The island state of Singapore gained independence from the United Kingdom in 1963. It has one of highest GDP per capita in the region and in the world at $62 200 (PPP). In 2010, its GDP rebounded impressively by 14.6%, after contracting 1.3% in the previous year. 72.8% of the workforce of the 4.7 million-strong population of the island are employed in the services sector and the remaining 27.2% work in industry. In the World Economic Forum ranking, Singapore is the most competitive economy in Asia and the third-most competitive in the world, surpassed only by Switzerland and Sweden.

Despite its small size, Singapore is a centre for prestigious MBA education in the region. Foreigners have traditionally formed a major share of the student community in business schools and the MBA profile of the country was further boosted in 2000 when INSEAD Singapore started its one-year course. Nowadays Western students increasingly consider moving to Singapore for a degree, attracted by the growth potential of the country and the region. There are opportunities for international MBA graduates from Singapore b-schools to work in the country, but these depend on a number of factors including the state of the economy. According to government statistics, a large proportion of Singapore’s workforce is made up of non-residents: 1 088 600 people out of the total population of 3 135 900. With almost a third of the residents possessing a degree in Business & Administration, international MBA graduates face serious competition. This further highlights the importance of quality in their education.

The School of Business at the National University of Singapore is another excellent school in this city-state. 92% of its MBA students are of international origin. Other outstanding schools with MBA courses include the Nanyang Business School and the SP Jain centre of Management. ESSEC Business School also has a campus in Singapore. According to the school's 2009 survey, 49% of its recent graduates work in the financial and consulting sectors.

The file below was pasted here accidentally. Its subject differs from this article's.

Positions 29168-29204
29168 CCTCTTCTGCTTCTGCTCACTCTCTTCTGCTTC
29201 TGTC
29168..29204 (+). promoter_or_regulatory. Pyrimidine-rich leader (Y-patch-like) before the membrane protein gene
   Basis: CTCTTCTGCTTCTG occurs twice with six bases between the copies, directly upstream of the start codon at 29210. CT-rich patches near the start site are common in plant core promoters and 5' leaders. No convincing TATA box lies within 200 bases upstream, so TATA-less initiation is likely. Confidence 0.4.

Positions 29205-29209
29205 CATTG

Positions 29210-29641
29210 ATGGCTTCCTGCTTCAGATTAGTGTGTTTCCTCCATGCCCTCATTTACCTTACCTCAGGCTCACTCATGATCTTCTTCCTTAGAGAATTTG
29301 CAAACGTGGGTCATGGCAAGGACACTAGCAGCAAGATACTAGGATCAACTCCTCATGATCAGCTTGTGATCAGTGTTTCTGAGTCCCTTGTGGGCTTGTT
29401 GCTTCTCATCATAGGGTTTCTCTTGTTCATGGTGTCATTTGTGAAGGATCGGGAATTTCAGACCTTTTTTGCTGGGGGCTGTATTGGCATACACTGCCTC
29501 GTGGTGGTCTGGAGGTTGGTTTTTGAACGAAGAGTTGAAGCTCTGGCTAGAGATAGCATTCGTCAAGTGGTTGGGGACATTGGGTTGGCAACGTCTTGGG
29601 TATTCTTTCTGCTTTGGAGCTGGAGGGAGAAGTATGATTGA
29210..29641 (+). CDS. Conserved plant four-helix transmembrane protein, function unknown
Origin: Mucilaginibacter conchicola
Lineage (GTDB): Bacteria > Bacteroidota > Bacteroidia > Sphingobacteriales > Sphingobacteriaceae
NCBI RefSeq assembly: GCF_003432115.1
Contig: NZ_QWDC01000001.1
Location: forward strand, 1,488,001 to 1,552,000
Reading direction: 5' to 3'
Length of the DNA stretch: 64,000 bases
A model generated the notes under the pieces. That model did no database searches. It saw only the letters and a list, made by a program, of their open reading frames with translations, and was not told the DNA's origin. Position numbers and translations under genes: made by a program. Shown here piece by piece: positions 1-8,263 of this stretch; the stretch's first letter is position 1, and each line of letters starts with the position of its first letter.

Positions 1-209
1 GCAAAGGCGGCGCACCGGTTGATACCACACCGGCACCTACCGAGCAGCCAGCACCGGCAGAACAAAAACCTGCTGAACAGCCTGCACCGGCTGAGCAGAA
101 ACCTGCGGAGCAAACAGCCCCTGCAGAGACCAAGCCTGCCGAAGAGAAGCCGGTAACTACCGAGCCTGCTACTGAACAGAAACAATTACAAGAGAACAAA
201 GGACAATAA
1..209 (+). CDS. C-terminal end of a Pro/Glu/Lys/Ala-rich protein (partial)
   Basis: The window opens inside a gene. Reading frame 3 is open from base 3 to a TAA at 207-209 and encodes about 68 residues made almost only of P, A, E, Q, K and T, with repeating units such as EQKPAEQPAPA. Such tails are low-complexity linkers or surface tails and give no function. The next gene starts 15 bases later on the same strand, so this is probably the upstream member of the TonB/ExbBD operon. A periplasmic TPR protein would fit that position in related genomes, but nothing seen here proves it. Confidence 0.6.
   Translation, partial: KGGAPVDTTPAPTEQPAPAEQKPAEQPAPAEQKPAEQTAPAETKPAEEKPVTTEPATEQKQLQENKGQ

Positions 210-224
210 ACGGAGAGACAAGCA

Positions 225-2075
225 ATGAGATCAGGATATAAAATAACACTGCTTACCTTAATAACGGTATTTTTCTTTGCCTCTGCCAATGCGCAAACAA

Officially Singapore is a democracy, but in practice since the end of the 1950’s, the People’s Action Party has been the only ruling party in the country. In the last election in 2006 it won 82 of the 84 seats in Parliament. This democratic deficit is tolerated due to the country's brilliant economic performance. The city-state is largely perceived as one of the positive faces of globalization in Asia.

MBA in the region

As more Asian business schools are being established and earning accreditation, local candidates no longer need to leave Asia to get a good MBA. Although 10 or 15 years ago they had to go abroad to pursue their business degrees due to the limited capacity of Asian courses, the current trend is quite different. Americans and Europeans increasingly look towards schools in the region. It is not only the quality of education that attracts attention, but also the opportunity to experience and participate in the rise of Asia. With multinamultinationals increasingly wanting a share in the growing Asian market, the prospects for graduates with good MBAs are likely to improve with time. The value of the MBA qualification in the region is appreciated by both local companies and international business and the development of business education in Asia to a large extent reflects the development of the region itself.

The difference in tuition fees and the cost of living are additional factors attracting western students to Chinese and Indian MBA education. As mentioned above, unlike in the developed Asian economies reviewed, not all of the best schools in these two countries are sufficiently exposed to international students. The relative rigidity of the local job markets here could also make professional realization for expatriates harder than anticipated.

In order to understand Asia, you have to keep your finger on the pulse of the times. Despite some signs of overheating, the Asian success story is much more than another gold rush in the history of humanity. With Asia's geopolitical strength on the rise and the fact that lucrative local markets still have a long way in front of them before reaching their maturity and full potential, the region is booming with opportunities. The investor Jim Rogers, a former partner of George Soros in the Quantum Fund and chairman of Roger Holdings, gave the following explanation for his relocation from New York City to Singapore: "If you were smart in 1807 you moved to London, If you were smart in 1907 you moved to New York City, and if you are smart in 2007 you move to Asia."